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Challenges in creating speech recognition for endangered language CALL: A Chickasaw case study

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Title: Challenges in creating speech recognition for endangered language CALL: A Chickasaw case study
Authors: Lovaas, Danielle
Gebremedhin, Yitagessu
Issue Date: 02 Mar 2017
Description: Speech recognition technology is increasingly becoming an important component of Computer Assisted Language Learning (CALL) software, as well as of a language’s digital vitality. CALL software that integrates speech recognition allows learners to practice oral skills without live instruction and receive feedback on pronunciation. This speech recognition technology may be particularly beneficial for endangered or under-resourced languages. Chickasaw is an indigenous language of North America now spoken mainly in the state of Oklahoma. It is estimated that there are fewer than 75 native speakers of the language remaining, though recent years have seen a surge of interest in Chickasaw culture and language revitalization. In 2007, the Chickasaw Nation launched a robust and multifaceted revitalization program, and in 2015 they commissioned CALL software that integrates speech recognition. However, creating a quality automatic speech recognition (ASR) system necessitates a number of resources that are not always readily available for endangered languages like Chickasaw. Modern speech recognition technology is based on large-scale statistical modeling of target language text and hand transcribed audio corpora. Such technology also assumes a single standardized phonetic orthography where speech can be directly mapped to text. Currently, most available resources for building speech recognition technology are based on languages where researchers are able to access a large pool of literate native speakers who are willing and able to record many hours of high quality audio, and where large volumes of accessible text already exist. For many endangered languages, these criteria cannot easily be fulfilled. This paper is focused on identifying the dimensions of resource challenges that affect building corpora for such languages, using Chickasaw as a case study. Furthermore, we identify techniques that we have used to create a corpus of speech data suitable for building an instructional speech recognition module for use in CALL software.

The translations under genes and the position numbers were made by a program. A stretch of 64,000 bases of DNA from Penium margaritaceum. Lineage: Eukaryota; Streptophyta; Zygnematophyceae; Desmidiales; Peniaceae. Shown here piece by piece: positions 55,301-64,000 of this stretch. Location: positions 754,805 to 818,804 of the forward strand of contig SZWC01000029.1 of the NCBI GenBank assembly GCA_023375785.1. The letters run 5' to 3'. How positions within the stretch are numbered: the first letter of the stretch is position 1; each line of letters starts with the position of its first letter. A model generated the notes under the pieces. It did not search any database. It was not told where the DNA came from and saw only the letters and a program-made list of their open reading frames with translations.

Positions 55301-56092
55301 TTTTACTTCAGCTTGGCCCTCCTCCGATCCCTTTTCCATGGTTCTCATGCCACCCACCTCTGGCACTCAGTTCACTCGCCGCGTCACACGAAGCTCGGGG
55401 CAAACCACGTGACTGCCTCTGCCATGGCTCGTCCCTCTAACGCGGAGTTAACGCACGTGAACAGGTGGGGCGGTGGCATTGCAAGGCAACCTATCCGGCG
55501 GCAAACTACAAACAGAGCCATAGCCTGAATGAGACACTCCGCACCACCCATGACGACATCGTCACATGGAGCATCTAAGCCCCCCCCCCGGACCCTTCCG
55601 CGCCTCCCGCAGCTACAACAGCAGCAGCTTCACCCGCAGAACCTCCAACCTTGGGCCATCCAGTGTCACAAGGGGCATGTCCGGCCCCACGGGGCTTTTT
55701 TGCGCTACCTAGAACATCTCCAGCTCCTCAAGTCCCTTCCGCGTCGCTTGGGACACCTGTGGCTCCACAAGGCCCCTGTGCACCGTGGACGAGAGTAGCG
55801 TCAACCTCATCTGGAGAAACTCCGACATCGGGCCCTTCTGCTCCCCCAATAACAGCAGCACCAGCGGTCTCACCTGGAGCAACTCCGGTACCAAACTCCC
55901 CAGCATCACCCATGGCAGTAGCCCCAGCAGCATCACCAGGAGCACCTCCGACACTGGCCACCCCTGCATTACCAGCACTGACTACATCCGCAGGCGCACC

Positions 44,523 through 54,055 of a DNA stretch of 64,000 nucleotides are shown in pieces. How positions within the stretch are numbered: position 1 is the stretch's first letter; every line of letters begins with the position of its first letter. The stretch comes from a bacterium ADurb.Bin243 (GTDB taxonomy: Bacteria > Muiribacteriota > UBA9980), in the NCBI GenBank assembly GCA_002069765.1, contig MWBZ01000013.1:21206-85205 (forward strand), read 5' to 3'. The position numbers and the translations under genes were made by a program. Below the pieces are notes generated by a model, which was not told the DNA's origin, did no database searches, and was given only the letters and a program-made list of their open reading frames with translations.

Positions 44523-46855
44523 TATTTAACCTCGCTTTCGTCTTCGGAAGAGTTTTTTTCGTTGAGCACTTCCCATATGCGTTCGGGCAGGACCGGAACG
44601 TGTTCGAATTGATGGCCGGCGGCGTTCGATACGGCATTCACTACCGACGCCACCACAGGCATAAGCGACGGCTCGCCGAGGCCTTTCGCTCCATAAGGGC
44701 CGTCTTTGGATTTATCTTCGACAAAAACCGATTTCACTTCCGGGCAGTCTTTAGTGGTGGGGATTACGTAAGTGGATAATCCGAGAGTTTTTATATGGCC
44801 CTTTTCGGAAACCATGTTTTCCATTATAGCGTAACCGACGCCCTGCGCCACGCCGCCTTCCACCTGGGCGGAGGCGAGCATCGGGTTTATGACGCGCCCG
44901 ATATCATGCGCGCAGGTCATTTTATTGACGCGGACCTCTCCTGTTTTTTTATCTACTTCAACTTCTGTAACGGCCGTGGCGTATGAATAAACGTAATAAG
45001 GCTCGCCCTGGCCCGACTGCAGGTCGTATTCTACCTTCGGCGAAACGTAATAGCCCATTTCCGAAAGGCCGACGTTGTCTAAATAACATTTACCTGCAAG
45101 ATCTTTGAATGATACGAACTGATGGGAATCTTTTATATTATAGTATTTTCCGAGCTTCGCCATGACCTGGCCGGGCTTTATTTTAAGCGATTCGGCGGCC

Appears in Collections:5th International Conference on Language Documentation and Conservation (ICLDC)

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